“Technological upgrades are needed in the Recorder’s office,” Burkhouse said, specifically highlighting a shift to “making public documents available electronically, as well as making it easier to request documents and receive them in a timely fashion. For years the office has refused to use electronic means such as fax or email to send public documents. I would like to change that immediately.”
She spoke more generally about the need to make document more easily available to the public.
“I feel public records belong to the people and we as county employees and elected officials are the ones responsible for keeping them highly organized and accessible.”
Sekerak added she’d offer appointments outside of normal business hours as well repairing books and indexes and implementing a credit card system for payment.
“The consumer should be able to trust the Register and Recorder when transactions are brought in for recording,” she added.
Eastman said she is working to enable computer access to land records between 1875 and 1985 and have “already been exploring the possibility of e-recording, which will allow documents to be recorded electronically which in turn will be more convenient for faster and more efficient service….”
She also raised the idea of a payment system.
Technologically, Sekerak explained that the “basic nature of the work will stay the same” but “how they are recorded and accessed is a new frontier.”
“The filing of documents, deeds, mortgages, wills and marriage licenses through e-filing will grow rapidly in the upcoming decade,” she said, “for smaller counties like Warren this may have beneficial rewards.”
“I would like to have more documents scanned into our system,” Eastman explained. “I understand that there are different work schedules and people have busy lives and I believe our services should be accessible for everyone when they need to record these important documents.’
“We are learning more every day that flexibility is key when it comes to serving the public.”
Burkhouse said the office is “decades behind” technologically and said she’d bring in county IT professionals “to discuss potential upgrades.”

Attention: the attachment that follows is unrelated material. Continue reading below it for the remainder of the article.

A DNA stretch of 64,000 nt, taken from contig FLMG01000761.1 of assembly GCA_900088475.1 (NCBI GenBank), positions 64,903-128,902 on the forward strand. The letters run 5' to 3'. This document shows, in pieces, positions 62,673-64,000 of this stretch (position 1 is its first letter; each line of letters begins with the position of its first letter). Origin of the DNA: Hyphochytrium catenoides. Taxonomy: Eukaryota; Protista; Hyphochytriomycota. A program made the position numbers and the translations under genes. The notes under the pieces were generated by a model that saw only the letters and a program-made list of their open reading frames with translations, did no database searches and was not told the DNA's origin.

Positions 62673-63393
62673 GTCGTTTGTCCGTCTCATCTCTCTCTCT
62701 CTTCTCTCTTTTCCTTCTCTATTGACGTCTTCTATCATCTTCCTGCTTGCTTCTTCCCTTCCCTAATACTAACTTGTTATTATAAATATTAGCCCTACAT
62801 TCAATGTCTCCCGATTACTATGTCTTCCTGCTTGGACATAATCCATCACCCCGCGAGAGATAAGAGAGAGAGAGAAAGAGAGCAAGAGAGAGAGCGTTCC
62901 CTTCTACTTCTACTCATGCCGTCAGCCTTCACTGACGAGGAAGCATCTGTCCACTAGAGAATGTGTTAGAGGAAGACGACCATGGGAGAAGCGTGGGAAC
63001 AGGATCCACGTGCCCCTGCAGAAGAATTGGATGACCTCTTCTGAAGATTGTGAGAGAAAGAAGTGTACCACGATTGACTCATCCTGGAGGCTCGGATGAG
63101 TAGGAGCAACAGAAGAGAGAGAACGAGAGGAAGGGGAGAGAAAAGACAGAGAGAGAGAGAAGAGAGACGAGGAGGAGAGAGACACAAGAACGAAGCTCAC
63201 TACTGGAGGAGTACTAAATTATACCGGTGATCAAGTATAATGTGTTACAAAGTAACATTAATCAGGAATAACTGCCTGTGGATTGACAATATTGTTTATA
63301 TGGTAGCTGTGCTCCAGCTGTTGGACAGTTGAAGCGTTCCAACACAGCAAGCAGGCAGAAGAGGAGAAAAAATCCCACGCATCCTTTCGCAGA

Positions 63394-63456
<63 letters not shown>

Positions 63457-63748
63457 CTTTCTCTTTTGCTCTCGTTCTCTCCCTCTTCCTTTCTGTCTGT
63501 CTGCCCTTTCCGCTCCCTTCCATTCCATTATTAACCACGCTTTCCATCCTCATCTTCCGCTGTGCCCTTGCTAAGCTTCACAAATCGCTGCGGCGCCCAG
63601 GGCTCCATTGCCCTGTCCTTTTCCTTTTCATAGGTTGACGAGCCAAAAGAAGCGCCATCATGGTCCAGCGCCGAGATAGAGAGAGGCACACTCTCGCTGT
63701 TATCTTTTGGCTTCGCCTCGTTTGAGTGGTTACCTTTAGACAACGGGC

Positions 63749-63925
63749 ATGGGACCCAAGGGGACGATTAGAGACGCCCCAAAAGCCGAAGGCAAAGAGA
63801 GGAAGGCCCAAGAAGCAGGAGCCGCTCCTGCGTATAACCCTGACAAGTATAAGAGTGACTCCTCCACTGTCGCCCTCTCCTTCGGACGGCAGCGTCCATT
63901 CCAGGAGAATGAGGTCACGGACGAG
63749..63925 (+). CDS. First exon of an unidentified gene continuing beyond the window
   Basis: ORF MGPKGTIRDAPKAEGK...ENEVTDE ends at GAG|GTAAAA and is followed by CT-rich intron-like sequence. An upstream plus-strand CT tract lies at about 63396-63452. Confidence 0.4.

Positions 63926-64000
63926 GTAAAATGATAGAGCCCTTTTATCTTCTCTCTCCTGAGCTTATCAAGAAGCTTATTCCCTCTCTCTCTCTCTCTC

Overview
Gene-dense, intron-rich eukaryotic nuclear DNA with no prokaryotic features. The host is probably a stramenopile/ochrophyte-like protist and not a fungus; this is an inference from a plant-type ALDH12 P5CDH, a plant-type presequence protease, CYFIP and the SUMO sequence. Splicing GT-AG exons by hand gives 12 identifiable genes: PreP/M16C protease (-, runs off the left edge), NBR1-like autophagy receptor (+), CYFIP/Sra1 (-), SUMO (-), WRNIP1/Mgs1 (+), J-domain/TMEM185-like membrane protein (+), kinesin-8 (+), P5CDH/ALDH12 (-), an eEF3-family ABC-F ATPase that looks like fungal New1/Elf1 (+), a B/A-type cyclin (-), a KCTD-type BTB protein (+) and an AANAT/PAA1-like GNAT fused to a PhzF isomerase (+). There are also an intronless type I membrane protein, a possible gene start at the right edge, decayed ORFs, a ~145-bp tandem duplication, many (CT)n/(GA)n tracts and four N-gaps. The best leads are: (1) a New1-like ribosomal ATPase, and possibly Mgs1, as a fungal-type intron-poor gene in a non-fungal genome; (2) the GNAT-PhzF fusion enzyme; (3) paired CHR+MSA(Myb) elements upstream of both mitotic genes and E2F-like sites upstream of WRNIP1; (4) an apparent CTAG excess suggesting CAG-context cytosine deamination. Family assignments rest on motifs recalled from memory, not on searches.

“It would enable the office to run more smoothly and provide greater accessibility to the community in retrieving public records.”
She said officials “will need an open mindset” on technology upgrades. “Less foot traffic in the office leads to freed up time for employees to assist the public and can lead to saving budget dollars for the county.”
Customer service is undoubtedly a key element of the role and each candidate offered thoughts about how they best fill that role.
“My favorite part of any job including my job as Register and Recorder is getting to meet new people and helping them with their needs,” Eastman said. “I take pride in always being able to calm any situation and ensure the person leaves with their problem solved and a smile on their face!”
Burkhouse called “exceptional service” an “obligation” for elected officials.
“We need to be a helper, a guide, a listening ear to visitors…. You must exercise a great deal of compassion while listening to their needs so that you can best assist them at accomplishing their needs.”
She was critical of how the office was managed during the COVID-19 pandemic.
“At the height of the pandemic, the Recorder’s Office quite nearly shut down real estate transactions in Warren County due to abstractors and real estate professionals not being able to access the documents they needed in a timely manner,” Burkhouse said. “Deed searches came to a halt and attorneys were seen by appointment only even if the office was completely empty.
“Moving forward, there will be a complete overhaul in the level of service provided to the Public in the Recorder’s office… I will bring a higher level of flexibility and functionality to the office in order to meet the needs of the public….”
“I have been a consumer of the Register and Recorder’s office for the last 38 years,” Sekerak said. “I have been on the other side of the counter and will use that experience to… improve the customer service for others, by treating customers with respect, dignity and in a fair manner.”